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How to get more from a sermon



Donald S. Euler

A

 mother and her young son struggled into a pew in front of me. The boy was attentive through the song service, but imme­diately after the pastor started his message he began to invent reasons to leave his seat. Finally, his mother snapped, '.'You're going to stay here through the service. Now make up your mind to sit here and listen."

Slowly the boy raised his head and whined, "Why?"

In frustration she said, "You just sit here and listen—it's good for you!"

While I sympathized with her plight, I realized that all too many of us view preaching the same way. It's something to be endured because it's good for us. It's God's castor oil to make us better people. Obviously this isn't the attitude God wants for us. We must change the way we lis­ten.

Listening has been called that pause when we are either too tired to talk or are trying to think of some­thing to say. Listening is a two-way street. A young counselor was trying to obtain some advice from an older, more experienced doctor. The young man asked, "How can you do it? You have listened to the prob­lems of others day in and day out for years."   While   the   younger  man

Mr. Euler is an instructor in homiletics at Tennessee Temple Schools, Chattanooga, TN.


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| We really have not listened if something does not happen in our lives. |


eagerly waited for an answer, the older man suddenly looked up and asked, "I'm sorry. Did you say some­thing?" Preaching demands an audi­ence.

Many people attend church just because they know that is where the Lord wants them. Their motives are sincere, but for some unknown rea-

son they find themselves not giving the speaker their full attention. Most of us have learned both good and bad listening habits. What can we do to improve our listening skills? t

First, we must get to bed on Satur­day night. That's not a deep spiritual truth, but we will never be alert on Sunday morning if we do not get the proper amount of sleep. Dr. Louis Sperry Chafer used to open his course on "Spiritual Life" at Dallas Theological Seminary by saying, 'The first prerequisite to a victori­ous Christian life is eight hours of sleep."

The time Satan felt he had his best chance to tempt our Lord was when Jesus was in the wilderness fasting forty days. Satan may try to distract and disturb a service; however, we can be our own worst enemy and hamper the ministry of the Holy Spirit in our lives by our physical condition. While not everyone re­quires eight hours of sleep, others demand more. Each must decide how much or how little sleep is nec­essary for his own mental alertness.

Before the service, ask God to use the pastor to speak to your own spir-


itual needs. How we listen usually depends upon our attitude. And atti­tudes are tricky. For the most part we infer a person's attitude by the way he acts. When you began dating that person who eventually became your mate, your interest went from casual conversation to undivided at­tention. Your actions spoke louder

than your words. We expect a per­son's life to be in harmony with his attitudes.

Now, if we attend a service and gaze around constantly or leaf through the hymn book, others will .undoubtedly wonder about our in­terest in the service. But how often do we go into a service and appear to be paying attention, while our minds are at home turning the roast, painting the house, or playing golf?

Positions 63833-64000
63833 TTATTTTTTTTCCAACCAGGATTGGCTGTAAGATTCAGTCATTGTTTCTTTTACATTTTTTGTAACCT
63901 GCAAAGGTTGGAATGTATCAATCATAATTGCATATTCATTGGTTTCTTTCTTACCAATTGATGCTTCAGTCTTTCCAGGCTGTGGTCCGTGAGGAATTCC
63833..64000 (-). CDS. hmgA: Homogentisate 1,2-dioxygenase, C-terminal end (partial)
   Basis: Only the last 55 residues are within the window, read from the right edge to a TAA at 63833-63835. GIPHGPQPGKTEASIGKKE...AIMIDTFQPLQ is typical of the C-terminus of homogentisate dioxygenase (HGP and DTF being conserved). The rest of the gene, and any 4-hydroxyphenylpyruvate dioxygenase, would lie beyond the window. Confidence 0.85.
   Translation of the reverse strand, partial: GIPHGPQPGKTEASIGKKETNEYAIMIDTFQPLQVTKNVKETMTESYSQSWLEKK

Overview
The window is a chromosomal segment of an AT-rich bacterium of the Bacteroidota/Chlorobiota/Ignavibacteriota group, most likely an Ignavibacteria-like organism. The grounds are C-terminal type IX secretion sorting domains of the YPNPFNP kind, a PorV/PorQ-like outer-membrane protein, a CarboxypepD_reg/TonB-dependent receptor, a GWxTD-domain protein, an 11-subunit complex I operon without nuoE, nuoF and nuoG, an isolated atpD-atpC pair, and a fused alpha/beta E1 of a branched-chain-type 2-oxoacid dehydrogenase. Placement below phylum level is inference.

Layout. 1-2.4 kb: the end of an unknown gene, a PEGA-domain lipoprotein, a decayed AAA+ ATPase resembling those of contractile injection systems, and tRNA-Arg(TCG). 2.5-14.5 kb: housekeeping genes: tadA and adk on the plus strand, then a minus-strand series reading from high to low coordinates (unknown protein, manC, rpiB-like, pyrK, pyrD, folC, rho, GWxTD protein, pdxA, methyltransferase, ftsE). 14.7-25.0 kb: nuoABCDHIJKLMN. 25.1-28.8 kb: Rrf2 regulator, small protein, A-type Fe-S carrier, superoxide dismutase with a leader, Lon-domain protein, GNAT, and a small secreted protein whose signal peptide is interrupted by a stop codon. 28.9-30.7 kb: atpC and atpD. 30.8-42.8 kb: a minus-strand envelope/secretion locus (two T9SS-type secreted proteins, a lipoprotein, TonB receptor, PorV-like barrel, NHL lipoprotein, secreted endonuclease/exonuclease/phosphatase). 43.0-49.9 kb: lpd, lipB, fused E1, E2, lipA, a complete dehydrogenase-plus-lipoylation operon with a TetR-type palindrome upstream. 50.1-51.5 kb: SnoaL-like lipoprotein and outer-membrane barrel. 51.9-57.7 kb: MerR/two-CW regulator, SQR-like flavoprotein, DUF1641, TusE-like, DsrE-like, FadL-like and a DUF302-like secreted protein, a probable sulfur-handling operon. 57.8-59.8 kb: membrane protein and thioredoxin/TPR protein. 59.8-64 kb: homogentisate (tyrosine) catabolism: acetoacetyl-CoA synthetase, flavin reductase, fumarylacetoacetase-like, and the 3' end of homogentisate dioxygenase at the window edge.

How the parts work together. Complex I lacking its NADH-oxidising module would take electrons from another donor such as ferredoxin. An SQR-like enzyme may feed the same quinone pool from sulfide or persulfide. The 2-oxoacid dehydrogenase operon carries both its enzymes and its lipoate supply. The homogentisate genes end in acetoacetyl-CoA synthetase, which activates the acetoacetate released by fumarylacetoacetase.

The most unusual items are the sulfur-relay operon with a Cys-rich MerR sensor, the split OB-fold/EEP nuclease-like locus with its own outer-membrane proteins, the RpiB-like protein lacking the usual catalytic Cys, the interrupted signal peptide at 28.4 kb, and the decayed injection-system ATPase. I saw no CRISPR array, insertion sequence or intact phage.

Concentration demands that I seek God's help in keeping my atti­tude right so that I will not short-cir­cuit any opportunities the Lord has to use that message.

Then, as the pastor presents the message, get involved with the Bible passage. Take your Bible and under­line key thoughts. Write brief notes in the margin or on a sheet so you will be able to recall them later. Re­searchers tell us that we can double what we retain by taking a few se­lected notes to jog our memory later.

Some years ago I talked with a man about a popular preacher he had heard on vacation. He raved about the message. Enthusiastically, I asked what the sermon was about.


He hemmed and hawed, and finally confessed that he had forgotten the details—but it was a good sermon! I was not surprised when he admitted that he had not taken notes. The tragedy was that this man would not dream of running his business by memory, but somehow listening to a sermon was different.

Another guide to effective listen­ing is to ask "Where can I use these Bible principles in my daily life?" Applying the Word is the process of personalizing the Bible. At the heart of this experience, the Holy Spirit draws comparisons between the ser­mon and our life at home and at work.

I suppose every parent has had to ask his children to clean their rooms and inspect their work later. No mat­ter how emphatically the child claims to have cleaned well there is always a corner, closet, or drawer that seems to have been neglected. The Holy Spirit can find our lives in much the same condition. We have a hazy idea of what God expects from us, but during a message God begins to show things that still need to be cleaned up. Applying the Word of God to our lives means allowing the Word to expose those shady corners.

This process need not end after the sermon. Use your message notes as starting points for personal Bible study and devotions.

My last suggestion is to share the message with someone else. This will force you to crystallize what you've heard, thus making you a bet­ter listener.

We don't automatically learn to listen. It takes time, patience and prayer. Yet, the rewards are great. We need to learn more of what the Lord meant when He said, "He that hath ears to hear, let him hear."


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